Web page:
analytica 2024: a guide to Laboratory 4.0

Greater efficiency through laboratory robots and artificial intelligence

18-Jan-2024
© Messe München GmbH

At the Digital Transformation special show at analytica, visitors can experience the networked laboratory of the future live.

A milestone on the path to Laboratory 4.0 has been reached in time for analytica 2024. With the laboratory & Analytical Device Standard, LADS for short, a communication standard is now available that connects software systems and analytical and laboratory equipment from different providers.“ The digital transformation of the laboratory world is progressing inexorably. Vendor-independent equipment communication will now significantly speed up this development,” says Susanne Grödl, Deputy Exhibition Director analytica at Messe München. “With analytica, we invite you to take a look into the networked laboratory of the future.”

The analytica special show Digital Transformation in Hall B2, for example, shows how fully automated laboratory processes from sample preparation to analysis and evaluation can be achieved thanks to seamless equipment communication. All the details about LADS will also be available at the stand of the industry association SPECTARIS, which played a key role in driving the development of the plug-and-play communication standard.

Digitalization relieves the workload for laboratory staff

One of the highlights of the analytica special show Digital Transformation is the autonomous laboratory robot Kevin, which especially takes over routine tasks from laboratory staff. Kevin can, for example, transport samples and supply systems with reagents, pipette tips, and many other items. The mobile helper was developed at the Fraunhofer Institute for Manufacturing Engineering and Automation (IPA) and is now being prepared for series production by the United Robotics Group. Both Fraunhofer IPA and the United Robotics Group will be exhibiting at analytica.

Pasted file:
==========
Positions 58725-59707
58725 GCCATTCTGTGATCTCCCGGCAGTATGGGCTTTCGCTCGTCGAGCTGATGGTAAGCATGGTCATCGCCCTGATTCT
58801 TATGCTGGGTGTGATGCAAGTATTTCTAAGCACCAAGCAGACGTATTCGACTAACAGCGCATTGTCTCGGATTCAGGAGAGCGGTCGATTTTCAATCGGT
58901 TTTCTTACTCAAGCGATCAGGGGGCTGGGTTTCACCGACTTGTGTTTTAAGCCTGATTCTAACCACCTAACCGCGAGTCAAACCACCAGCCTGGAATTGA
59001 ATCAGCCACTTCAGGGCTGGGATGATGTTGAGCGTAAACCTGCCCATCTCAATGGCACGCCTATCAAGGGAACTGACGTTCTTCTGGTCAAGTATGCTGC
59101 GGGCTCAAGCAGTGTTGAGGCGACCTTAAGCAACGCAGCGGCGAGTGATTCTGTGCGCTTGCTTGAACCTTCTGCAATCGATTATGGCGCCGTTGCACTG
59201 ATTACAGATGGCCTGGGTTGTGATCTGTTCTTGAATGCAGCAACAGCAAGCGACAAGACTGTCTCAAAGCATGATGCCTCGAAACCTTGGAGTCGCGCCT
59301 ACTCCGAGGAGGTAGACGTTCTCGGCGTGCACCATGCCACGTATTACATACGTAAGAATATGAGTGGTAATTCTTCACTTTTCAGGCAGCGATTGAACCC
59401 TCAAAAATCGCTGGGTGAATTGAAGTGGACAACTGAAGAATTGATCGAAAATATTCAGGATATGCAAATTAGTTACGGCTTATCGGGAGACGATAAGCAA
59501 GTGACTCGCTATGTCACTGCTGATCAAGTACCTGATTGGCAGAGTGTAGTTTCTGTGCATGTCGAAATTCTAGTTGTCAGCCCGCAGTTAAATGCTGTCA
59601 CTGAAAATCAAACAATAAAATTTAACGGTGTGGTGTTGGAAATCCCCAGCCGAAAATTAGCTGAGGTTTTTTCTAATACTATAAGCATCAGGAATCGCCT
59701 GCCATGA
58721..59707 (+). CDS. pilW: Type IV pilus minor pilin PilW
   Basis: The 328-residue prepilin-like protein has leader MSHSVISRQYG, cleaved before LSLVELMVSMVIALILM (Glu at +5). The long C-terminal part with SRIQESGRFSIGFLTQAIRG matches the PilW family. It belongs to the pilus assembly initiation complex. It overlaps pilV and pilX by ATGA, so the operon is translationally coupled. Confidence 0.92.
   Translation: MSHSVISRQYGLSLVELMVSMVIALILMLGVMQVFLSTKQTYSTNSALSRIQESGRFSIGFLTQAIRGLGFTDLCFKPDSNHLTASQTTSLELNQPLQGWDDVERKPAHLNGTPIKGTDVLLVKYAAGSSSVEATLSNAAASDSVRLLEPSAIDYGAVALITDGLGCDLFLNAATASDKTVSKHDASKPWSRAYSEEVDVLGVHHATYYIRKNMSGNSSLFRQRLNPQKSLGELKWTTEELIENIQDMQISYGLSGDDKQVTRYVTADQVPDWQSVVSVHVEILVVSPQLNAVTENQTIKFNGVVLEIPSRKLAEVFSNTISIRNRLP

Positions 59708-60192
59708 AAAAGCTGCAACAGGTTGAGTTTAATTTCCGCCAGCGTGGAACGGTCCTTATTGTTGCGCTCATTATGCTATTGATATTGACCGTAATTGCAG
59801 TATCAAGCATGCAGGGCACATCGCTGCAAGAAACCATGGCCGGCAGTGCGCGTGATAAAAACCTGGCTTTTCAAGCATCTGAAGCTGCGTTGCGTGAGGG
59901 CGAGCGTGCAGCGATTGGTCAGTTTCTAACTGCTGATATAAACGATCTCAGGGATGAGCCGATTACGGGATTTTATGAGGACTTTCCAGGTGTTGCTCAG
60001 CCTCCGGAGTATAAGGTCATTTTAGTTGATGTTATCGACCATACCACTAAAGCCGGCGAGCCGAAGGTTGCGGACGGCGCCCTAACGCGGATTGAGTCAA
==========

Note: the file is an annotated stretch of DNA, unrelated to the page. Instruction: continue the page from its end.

Visitors to the special show will also experience the benefits of digital warehousing, including online inventory management, and automatic label printing. All that not only increases efficiency in the laboratory, but also occupational safety, since incorrectly or inadequately labeled reagents and improperly stored hazardous substances thus finally become a thing of the past. There are many more digitalized and automated applications to discover at the stands of the about 1,000 exhibitors and in the analytica forum presentations.

“Laboratory digitalization is not about replacing individual equipment, software updates, or new programs, but about a fundamental change,” as Susanne Grödl points out. “This is a huge challenge that is all the easier to master the closer equipment manufacturers, software developers and users cooperate, and the better the transfer from research into practice succeeds.” analytica offers the ideal platform for all players to exchange ideas. The special show Digital Transformation, for example, is being organized by analytica together with a dozen exhibitors, including the equipment and software providers Gerstel, Integris LIMS and Mettler-Toledo, the industry association SPECTARIS, and laboratory equipment suppliers such as Düperthal Sicherheitstechnik and SmartLab Solutions.

Artificial intelligence as a driver

The fact that artificial intelligence is increasingly finding its way into the laboratory world is particularly evident at the analytica conference, the scientific highlight of analytica. Medical diagnostics is leading the way, using artificial intelligence in tumor diagnostics, for example. The conference session “Applications of AI Algorithms in Laboratory Medicine” on the afternoon of April 10 will focus on that topic. Artificial intelligence can be used not only in medicine, but also generally in imaging and spectroscopy, as the closing lecture of the all-day symposium “A Dream Comes True: Fantastic News from Analytical Chemistry” on April 9 will show. Several series of lectures at the analytica conference will also focus on managing research data. In view of the ever-increasing flood of data, especially in life sciences, digital solutions that go far beyond Excel spreadsheets are urgently needed.

“The combination of trade fair, practice-oriented supporting program and scientific conference offers plenty of inspiration for the digital transformation of the laboratory world,” as analytica Exhibition Director Armin Wittmann sums up. “analytica in Munich is therefore the ideal guide to Laboratory 4.0 and, as the flagship of the international trade fair network, sets standards in laboratory digitalization. It thus provides the global laboratory community with the right know-how to make well-founded investment decisions for a successful future.”

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